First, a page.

The article is intended as a voice in the discussion on language aptitude, with particular regard to its two components: memory and language analytic ability. It will be argued here that – unlike memory, favoured by Skehan (2003) – it may be the language analytic ability manifested, among others, as considerable dexterity in re-trieving constructional schematizations to decode language innovation, which grows in importance with learner proficiency. It will also be stated that both capacities, the said ability as well as memory, should be considered in relation to working memory, which should be understood in terms of storage and processing considered separately and ascribed to individual differences, and not as a homogenuous storage-and-processing space.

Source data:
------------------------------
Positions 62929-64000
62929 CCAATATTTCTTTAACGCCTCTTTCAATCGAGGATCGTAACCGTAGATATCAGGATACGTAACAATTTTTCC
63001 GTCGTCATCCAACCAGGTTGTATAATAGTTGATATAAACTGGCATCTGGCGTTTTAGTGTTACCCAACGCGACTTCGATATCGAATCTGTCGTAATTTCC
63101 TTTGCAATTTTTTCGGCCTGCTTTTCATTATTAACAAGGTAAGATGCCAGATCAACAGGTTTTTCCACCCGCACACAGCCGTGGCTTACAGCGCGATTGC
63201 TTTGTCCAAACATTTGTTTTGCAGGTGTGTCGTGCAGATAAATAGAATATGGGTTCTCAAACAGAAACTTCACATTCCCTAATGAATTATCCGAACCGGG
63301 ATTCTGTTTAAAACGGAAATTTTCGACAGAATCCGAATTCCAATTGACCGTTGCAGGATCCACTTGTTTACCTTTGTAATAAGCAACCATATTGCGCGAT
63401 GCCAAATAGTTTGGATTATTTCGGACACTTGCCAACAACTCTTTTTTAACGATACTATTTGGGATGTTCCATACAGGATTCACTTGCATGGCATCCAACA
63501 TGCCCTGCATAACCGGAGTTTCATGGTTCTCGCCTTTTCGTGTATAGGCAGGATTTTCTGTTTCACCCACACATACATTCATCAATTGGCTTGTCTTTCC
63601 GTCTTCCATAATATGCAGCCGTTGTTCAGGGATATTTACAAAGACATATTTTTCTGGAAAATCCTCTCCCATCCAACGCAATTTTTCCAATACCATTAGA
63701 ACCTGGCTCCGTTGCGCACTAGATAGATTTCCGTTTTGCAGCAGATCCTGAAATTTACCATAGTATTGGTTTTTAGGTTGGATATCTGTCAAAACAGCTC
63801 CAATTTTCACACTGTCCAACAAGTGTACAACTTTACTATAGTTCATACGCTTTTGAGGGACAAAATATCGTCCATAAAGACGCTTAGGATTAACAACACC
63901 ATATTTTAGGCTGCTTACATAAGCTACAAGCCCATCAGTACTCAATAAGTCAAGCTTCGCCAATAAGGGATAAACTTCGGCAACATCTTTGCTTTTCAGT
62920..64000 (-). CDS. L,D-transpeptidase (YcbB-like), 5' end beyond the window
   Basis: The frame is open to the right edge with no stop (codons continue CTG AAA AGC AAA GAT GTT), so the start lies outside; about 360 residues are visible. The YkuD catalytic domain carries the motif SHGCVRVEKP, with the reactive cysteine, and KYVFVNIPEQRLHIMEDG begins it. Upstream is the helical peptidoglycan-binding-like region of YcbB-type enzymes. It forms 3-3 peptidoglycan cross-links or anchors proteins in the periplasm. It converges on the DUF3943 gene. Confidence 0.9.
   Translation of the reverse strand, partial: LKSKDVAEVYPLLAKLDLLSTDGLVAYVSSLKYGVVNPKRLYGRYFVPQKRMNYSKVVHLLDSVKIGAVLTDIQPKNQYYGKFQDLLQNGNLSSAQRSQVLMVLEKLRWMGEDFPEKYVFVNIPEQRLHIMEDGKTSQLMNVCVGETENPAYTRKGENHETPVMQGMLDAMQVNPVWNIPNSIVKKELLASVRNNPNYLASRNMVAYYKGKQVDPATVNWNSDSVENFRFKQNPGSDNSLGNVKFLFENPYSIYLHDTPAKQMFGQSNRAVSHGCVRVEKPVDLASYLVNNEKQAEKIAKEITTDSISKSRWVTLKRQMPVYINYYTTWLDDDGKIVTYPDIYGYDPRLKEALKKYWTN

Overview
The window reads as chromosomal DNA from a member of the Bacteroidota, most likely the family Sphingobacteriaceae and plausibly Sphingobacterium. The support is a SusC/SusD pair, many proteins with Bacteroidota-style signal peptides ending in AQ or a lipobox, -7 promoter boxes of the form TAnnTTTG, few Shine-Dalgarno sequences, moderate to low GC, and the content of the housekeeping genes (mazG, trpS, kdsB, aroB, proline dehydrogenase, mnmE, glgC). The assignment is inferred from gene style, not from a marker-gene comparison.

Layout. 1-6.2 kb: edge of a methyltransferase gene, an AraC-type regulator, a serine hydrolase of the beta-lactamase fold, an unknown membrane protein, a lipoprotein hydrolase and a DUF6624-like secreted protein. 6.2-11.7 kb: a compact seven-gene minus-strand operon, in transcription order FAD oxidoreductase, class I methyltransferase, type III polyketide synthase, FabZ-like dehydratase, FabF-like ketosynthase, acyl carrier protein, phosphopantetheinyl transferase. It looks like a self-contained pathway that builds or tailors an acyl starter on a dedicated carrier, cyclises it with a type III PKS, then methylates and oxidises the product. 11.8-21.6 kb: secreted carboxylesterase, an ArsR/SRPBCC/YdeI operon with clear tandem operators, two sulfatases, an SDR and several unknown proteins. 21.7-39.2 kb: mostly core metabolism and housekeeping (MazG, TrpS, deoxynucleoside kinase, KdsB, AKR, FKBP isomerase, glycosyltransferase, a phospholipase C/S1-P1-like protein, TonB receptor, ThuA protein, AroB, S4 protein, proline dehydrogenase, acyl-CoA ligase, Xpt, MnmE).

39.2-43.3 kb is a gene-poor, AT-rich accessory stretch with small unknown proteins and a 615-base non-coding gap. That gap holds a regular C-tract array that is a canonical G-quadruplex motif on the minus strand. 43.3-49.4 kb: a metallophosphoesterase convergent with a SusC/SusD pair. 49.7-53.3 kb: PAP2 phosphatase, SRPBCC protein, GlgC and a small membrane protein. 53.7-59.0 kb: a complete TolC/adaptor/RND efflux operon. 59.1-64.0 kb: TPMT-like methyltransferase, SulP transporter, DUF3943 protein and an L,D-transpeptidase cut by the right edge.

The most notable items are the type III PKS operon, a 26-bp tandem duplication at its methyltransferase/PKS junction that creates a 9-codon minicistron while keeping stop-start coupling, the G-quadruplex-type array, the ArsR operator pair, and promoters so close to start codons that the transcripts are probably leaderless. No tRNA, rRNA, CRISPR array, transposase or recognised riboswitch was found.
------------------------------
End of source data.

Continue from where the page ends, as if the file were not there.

To verify the above claim, a study was carried out in the years 2007-2008 in three groups of advanced EFL learners (N=60) at three different levels of language proficiency (B1/B2, N=20; C1, N=20; and C2, N=20). All testees were asked to solve two tests which required interpreting 32 (16/test) skeletal sentences containing schematic representations of events such as X verbed Y. The only given in each sentence was the verb, a product of noun-to-verb conversion1 like to bottle or to buoy. In Test 1 the constructions chosen for interpretation were highly schematic (in-, mono- and ditransitive); as a result, the testees had to deal with sentential constructions such as X bottled Y or X buoyed. Test 2, on the other hand, included examples of complex substantive constructions2 such as X buttered home (where the verb slot is reserved for verbs of motion) or X kept Y bungeed (where only the fi nal slot is open to inter-pretation). The present article presents a comparative analysis of the results of both tests on the three different levels mentioned above. Their interpretation and following conclusions are based on VanPatten’s Input Processing (VanPatten 1990, 2004), Cowan et al.’s model of working memory (Cowan et al. 2005), and Truscott and Sharwood-Smi-th’s Acquisition by Processing Theory (APT; Truscott and Sharwood-Smith 2004). Towards the end of the article, all this is related to the discussion of language aptitude: its components, with special regard to the afore mentioned two: memory and analytic language ability; the importance of the two components as regards different perspec-tives on language aptitude (CALP vs. BICS; Cummins 1983).